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Home / [The Edge] Masteel’s standalone credit profile vulnerable on steel prices fluctuations, MARC says

By Chester Tay

KUALA LUMPUR (Aug 6): Malaysia Steel Works (KL) Bhd’s (Masteel) standalone credit profile remains vulnerable to fluctuations in steel price, fluctuating cost of raw materials and increased competitive pressures in the Malaysian market, according to Malaysian Rating Corp Bhd (MARC).

In a statement today, MARC said given Masteel relatively modest market position in the production of steel billets and steel bars, which are mainly for local consumption, these factors have weighed on its profitability margins.

Nonetheless, the rating agency has affirmed its AAA IS(fg) rating on Masteel’s RM130 million Sukuk Ijarah programme with a stable outlook.

MARC said the affirmed rating and outlook are based on the unconditional and irrevocable financial guarantee insurance provided by Danajamin Nasional Bhd.

“Noteholders are insulated from downside risks in relation to Masteel’s credit profile by the guarantee provided by Danajamin. Any changes in the supported rating or rating outlook will be primarily driven by changes in Danajamin’s credit strength,” it said.

MARC noted that the challenging conditions in the domestic construction and property sectors have exerted pressure on steel suppliers.

“This was further exacerbated by the entrance of a major player in the steel sector in October 2018 which led to a price war resulting in domestic steel bar prices declining to RM2,225 per metric tonne (MT) by end-December 2018 (versus RM2,750 per MT in January 2018),” it said.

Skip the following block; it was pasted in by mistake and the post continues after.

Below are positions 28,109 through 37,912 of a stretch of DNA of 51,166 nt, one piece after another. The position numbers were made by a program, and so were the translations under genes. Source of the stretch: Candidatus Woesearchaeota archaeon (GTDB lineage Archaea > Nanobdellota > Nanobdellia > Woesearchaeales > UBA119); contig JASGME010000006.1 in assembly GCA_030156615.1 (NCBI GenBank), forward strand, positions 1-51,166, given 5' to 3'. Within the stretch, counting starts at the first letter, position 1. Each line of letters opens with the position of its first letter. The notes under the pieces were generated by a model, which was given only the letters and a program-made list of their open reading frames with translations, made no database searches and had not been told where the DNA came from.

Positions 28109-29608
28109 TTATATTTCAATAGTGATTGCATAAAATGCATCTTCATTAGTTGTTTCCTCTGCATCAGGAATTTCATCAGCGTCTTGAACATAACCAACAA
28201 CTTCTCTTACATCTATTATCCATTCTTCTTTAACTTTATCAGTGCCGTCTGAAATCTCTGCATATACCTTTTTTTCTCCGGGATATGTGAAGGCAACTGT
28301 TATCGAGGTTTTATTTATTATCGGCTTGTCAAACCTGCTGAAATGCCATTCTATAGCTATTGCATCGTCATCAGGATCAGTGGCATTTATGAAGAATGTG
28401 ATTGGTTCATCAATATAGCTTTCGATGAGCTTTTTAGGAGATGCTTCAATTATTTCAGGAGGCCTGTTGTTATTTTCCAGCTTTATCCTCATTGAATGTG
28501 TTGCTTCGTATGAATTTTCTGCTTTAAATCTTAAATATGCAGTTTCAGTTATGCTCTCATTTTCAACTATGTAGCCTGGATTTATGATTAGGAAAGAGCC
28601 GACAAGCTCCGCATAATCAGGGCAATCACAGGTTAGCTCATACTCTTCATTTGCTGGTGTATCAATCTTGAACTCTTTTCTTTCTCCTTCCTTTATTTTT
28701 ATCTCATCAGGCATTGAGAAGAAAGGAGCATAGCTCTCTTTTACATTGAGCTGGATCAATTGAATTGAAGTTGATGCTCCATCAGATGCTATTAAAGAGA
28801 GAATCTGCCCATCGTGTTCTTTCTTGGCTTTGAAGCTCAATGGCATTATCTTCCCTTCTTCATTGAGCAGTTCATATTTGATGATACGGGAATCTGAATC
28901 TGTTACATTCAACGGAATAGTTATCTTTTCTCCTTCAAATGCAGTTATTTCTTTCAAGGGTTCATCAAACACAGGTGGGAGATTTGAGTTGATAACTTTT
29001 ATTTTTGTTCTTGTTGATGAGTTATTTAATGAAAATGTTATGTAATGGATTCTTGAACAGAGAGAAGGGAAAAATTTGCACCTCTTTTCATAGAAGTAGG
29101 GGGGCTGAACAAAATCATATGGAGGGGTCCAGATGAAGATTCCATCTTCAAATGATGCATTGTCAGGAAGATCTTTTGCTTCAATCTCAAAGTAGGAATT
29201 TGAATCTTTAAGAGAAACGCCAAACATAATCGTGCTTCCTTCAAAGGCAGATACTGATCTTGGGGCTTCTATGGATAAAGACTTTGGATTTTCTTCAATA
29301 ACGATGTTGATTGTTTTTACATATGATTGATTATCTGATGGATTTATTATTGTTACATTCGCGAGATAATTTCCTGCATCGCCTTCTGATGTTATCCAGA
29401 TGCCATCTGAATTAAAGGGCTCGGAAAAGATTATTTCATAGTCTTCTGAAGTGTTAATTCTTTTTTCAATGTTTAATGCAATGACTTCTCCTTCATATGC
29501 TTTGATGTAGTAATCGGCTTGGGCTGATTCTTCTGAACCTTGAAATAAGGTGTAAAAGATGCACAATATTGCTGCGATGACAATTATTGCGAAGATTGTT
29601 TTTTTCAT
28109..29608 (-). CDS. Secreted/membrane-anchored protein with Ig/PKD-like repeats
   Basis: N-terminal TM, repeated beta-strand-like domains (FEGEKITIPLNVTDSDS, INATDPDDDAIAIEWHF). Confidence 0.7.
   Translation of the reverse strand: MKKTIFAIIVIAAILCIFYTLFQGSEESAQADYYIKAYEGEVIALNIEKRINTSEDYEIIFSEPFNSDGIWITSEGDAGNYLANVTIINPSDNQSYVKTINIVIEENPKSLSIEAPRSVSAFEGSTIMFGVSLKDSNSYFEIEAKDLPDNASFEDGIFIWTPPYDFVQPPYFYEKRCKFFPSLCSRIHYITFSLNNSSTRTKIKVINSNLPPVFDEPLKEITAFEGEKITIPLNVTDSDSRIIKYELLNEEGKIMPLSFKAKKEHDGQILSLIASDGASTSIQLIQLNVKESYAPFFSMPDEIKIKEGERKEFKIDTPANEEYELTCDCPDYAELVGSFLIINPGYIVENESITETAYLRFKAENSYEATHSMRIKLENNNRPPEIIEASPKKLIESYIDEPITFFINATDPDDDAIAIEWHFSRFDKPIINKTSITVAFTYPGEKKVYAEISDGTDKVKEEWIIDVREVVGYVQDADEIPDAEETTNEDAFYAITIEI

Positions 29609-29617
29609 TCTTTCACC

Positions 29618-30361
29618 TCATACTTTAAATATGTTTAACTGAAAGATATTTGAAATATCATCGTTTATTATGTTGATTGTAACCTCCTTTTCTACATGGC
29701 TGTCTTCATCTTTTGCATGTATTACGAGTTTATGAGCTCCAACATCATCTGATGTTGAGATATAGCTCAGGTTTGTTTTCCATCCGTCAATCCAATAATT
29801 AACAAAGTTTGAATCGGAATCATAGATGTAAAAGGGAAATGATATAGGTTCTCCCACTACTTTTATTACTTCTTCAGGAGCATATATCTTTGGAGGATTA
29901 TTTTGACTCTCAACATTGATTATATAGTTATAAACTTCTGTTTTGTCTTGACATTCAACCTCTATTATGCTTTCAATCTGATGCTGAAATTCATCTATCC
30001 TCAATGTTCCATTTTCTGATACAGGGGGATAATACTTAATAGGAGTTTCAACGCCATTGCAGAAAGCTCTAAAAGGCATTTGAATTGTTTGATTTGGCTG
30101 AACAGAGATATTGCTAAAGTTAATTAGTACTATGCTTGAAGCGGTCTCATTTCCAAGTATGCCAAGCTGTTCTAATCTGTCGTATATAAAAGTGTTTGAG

“Against this background, Masteel has increased its output and improved its product-mix to include a higher proportion of steel bars which generate higher margins compared to steel billets. For 2018, steel bar sales accounted for 87% of Masteel’s total revenue of RM1.5 billion,” it added.

During 2018, MARC said Masteel recorded a weaker operating margin of 1.4%, mainly attributable to a decline in gross steel bar margins, coupled with impairments in inventory and higher administrative expenses.

MARC pointed out that for the first quarter ended Mar 31, 2019 (1QFY19), Masteel continued to face weakening profitability, recording operating losses of RM11.4 million.

“MARC views that it would be challenging for Masteel to turnaround its performance over the near term,” it said.

The firm commented that Masteel’s liquidity position remains weak with RM35.7 million in cash and cash equivalents, against a short-term debt of RM297.6 million comprising mostly bills payable as at 1QFY19.

Masteel’s working capital requirement, said MARC, has risen alongside an increase in sales volume and higher cost of raw materials.

“Inventory days have increased to over 150 days, partly due to holding a higher amount of scrap steel to offset rising input costs through larger purchases,” it said.

Nonetheless, MARC said Masteel has improved its receivable days to below 40 days over the last three years.

“Masteel’s investments in the more efficient induction furnaces have also somewhat prevented the group from incurring larger operating losses,” it noted.

On Masteel’s gearing level, MARC said it remains moderate at end-2018, as reflected by its debt-to-equity (DE) ratio of 0.59 times.

“However, MARC expects Masteel’s DE to rise between 0.70 times and 0.80 times over the next two years. This is based on expectations that additional borrowings will be taken for the purchase of a second induction furnace and to bridge the funding gap due to margin compression,” it said.

At 3.24pm, Masteel was trading unchanged at 44.5 sen, giving it a market capitalisation of RM190.12 million.

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